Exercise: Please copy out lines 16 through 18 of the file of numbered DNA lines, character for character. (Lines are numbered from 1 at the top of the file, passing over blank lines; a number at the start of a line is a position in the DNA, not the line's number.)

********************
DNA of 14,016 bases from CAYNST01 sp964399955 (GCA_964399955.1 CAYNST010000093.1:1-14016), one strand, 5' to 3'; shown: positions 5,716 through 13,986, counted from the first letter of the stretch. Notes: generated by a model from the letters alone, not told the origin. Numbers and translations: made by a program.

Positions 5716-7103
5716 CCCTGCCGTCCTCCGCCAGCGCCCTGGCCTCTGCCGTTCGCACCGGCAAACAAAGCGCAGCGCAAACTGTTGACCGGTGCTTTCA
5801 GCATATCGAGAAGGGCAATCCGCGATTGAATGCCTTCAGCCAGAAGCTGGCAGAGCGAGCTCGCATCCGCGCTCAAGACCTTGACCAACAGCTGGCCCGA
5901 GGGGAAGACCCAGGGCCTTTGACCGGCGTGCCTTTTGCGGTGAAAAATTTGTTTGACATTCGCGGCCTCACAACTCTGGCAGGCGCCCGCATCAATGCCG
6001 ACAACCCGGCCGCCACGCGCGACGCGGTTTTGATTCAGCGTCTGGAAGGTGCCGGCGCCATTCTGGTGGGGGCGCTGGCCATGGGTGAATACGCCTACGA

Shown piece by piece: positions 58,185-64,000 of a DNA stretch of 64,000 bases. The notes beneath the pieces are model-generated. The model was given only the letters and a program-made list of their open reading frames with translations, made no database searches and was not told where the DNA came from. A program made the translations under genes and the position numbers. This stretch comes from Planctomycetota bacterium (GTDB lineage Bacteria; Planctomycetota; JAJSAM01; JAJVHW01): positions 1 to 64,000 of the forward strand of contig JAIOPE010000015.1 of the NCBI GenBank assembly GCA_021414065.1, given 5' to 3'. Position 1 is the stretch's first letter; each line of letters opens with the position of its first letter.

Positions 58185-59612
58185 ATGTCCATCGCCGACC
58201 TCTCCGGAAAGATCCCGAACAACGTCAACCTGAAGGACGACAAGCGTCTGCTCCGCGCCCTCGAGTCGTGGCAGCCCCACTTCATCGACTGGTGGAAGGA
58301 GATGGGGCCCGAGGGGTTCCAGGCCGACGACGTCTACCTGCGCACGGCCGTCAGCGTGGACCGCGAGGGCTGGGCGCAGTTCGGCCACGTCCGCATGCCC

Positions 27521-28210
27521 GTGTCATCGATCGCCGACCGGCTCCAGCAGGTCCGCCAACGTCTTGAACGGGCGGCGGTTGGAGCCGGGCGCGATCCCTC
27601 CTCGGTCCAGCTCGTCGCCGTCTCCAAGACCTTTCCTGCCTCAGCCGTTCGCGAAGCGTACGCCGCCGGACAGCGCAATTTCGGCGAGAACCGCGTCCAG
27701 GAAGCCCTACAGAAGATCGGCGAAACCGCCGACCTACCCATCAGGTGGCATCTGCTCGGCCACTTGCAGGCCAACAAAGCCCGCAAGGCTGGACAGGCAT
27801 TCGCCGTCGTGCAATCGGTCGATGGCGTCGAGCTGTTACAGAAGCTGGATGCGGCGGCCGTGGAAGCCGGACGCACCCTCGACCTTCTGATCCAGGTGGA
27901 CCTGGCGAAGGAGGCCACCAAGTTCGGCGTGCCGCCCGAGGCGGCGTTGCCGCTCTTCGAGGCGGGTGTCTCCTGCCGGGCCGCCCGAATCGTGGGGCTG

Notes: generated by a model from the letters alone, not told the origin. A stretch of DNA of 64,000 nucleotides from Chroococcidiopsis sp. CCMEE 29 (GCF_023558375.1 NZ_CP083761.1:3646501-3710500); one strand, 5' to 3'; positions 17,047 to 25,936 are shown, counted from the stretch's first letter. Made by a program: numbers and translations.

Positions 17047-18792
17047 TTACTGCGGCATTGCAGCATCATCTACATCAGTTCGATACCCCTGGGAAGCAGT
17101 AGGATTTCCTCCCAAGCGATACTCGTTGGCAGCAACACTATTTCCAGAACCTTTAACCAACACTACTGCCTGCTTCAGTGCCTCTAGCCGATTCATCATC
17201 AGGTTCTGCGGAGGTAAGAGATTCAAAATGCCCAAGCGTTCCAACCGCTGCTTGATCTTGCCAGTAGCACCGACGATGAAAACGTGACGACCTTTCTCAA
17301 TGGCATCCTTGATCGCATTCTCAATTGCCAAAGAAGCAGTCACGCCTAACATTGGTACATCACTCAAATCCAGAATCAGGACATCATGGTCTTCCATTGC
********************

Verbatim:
27801 TCGCCGTCGTGCAATCGGTCGATGGCGTCGAGCTGTTACAGAAGCTGGATGCGGCGGCCGTGGAAGCCGGACGCACCCTCGACCTTCTGATCCAGGTGGA
27901 CCTGGCGAAGGAGGCCACCAAGTTCGGCGTGCCGCCCGAGGCGGCGTTGCCGCTCTTCGAGGCGGGTGTCTCCTGCCGGGCCGCCCGAATCGTGGGGCTG

Notes: generated by a model from the letters alone, not told the origin. A stretch of DNA of 64,000 nucleotides from Chroococcidiopsis sp. CCMEE 29 (GCF_023558375.1 NZ_CP083761.1:3646501-3710500); one strand, 5' to 3'; positions 17,047 to 25,936 are shown, counted from the stretch's first letter. Made by a program: numbers and translations.